Universal health insurance coverage, as required by a Massachusetts law enacted in 2006, has reduced the lack of insurance coverage among working-age adults in the state by almost half while access to care has improved, according to a study conducted by the Urban Institute. In addition, the share of adults with high out-of-pocket costs for healthcare, and consequent problems paying their medical bills, has dropped.
In April 2006, Massachusetts passed legislation intended to move the state to near-universal coverage within three years and, in conjunction with that expansion, to improve access to affordable, high-quality healthcare, reported The New York Times (NY Times).
The study, conducted at the Urban Institute in Washington, D.C., found no evidence that residents were dropping private health coverage to take advantage of state-subsidized policies, or that employers viewed the availability of new public programs as a reason to eliminate health benefits, according to Sharon K. Long, principal research associate at the institute.
Health Affairs reported that in roughly the first year under reform, lack of insurance among working-age adults dropped from 13 percent in fall 2006 to 7 percent in fall 2007. Despite higher than anticipated costs, most residents of the state continued to support reform.
The decline in the share of residents without insurance was nearly equivalent for those with low or moderate incomes and those with higher incomes.
“The entire increase in coverage appears to have been drawn from the ranks of the uninsured, because there is no evidence that publicly funded programs are crowding out employer coverage,” wrote Long.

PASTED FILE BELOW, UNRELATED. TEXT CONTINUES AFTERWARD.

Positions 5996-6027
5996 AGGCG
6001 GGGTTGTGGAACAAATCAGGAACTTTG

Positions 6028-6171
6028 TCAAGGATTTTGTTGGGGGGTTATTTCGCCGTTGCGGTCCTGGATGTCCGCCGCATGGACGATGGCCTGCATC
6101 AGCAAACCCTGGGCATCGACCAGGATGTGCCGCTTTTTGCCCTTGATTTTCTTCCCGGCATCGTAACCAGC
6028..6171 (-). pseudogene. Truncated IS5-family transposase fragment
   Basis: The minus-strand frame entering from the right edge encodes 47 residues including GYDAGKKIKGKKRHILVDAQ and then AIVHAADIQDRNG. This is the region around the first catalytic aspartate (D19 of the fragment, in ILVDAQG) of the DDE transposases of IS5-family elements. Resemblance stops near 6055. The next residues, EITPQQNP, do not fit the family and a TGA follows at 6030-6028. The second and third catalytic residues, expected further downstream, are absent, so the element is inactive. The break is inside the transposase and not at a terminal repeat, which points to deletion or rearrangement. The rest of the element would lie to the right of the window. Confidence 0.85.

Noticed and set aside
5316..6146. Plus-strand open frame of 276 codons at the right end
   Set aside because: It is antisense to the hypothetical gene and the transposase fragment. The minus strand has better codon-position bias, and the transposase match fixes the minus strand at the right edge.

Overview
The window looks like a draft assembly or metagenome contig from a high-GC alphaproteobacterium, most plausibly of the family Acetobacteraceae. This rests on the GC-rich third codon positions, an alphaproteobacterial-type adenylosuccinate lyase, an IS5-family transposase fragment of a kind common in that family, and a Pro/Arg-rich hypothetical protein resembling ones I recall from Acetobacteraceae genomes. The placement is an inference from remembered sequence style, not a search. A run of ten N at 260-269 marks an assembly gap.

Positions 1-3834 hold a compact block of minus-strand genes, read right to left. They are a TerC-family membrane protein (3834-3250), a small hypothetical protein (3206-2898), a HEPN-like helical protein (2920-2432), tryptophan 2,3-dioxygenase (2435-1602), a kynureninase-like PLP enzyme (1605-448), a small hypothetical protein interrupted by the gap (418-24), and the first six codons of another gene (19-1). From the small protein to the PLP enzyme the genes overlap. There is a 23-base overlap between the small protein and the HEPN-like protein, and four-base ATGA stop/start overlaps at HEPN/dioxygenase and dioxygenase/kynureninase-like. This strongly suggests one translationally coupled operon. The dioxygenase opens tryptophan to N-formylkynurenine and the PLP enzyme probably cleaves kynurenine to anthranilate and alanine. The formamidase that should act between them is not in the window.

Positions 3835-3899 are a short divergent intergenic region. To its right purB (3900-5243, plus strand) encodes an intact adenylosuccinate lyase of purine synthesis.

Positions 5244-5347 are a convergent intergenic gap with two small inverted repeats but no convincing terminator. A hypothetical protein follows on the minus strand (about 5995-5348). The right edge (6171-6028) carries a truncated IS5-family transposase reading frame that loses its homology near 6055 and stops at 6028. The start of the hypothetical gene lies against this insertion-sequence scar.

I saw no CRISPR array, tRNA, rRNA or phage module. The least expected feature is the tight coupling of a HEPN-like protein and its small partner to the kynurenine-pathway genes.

According to the NY Times, the share of residents receiving insurance through their employers increased in Massachusetts by nearly three percentage points from fall 2006 to fall 2007, contrary to U.S. trends which have shown percentages of employers that offer benefits and of workers who receive them have been sliding steadily throughout the decade.
Despite overall declines in the percentage of residents who said they were not receiving needed care, the study showed increases in the share who said they did not get care because they could not find a doctor, according to Long.
That finding may support reports from internists and family practitioners that they have been stretched by an influx of newly insured patients, causing long delays for some appointments. The study also found a slight increase in the share of low-income residents who sought treatment in hospital emergency rooms for conditions that were not urgent, the NY Times reported.
The 2006 state law required residents to obtain insurance beginning in 2007, and state subsidies were provided on a sliding scale to make policies affordable for low-income residents. The 86,000 residents who did not comply faced modest first-year tax penalties of $219, according to the study.
Jon M. Kingsdale, director of the state authority that oversees the health plan, said that more than 350,000 of the estimated 600,000 residents who were uninsured before the program began had since gained coverage. Exemptions were granted to about 60,000 people who demonstrated that they could not afford even subsidized insurance, reported the NY Times.
According to Long, the cost of reform to the state has exceeded initial cost projections, in part because the number of uninsured adults exceeded initial state projections.
“The long-run success of Massachusetts' efforts will hinge, in part, on sustaining support for the new policies in the face of these higher costs. At the end of 2007, 71 percent of working-age adults reported support for Massachusetts’ health reform efforts, with adults across a range of demographic and economic groups supporting reform,” Long concluded. “For now, it appears that broad-based support exists for Massachusetts to continue to pursue health reform.”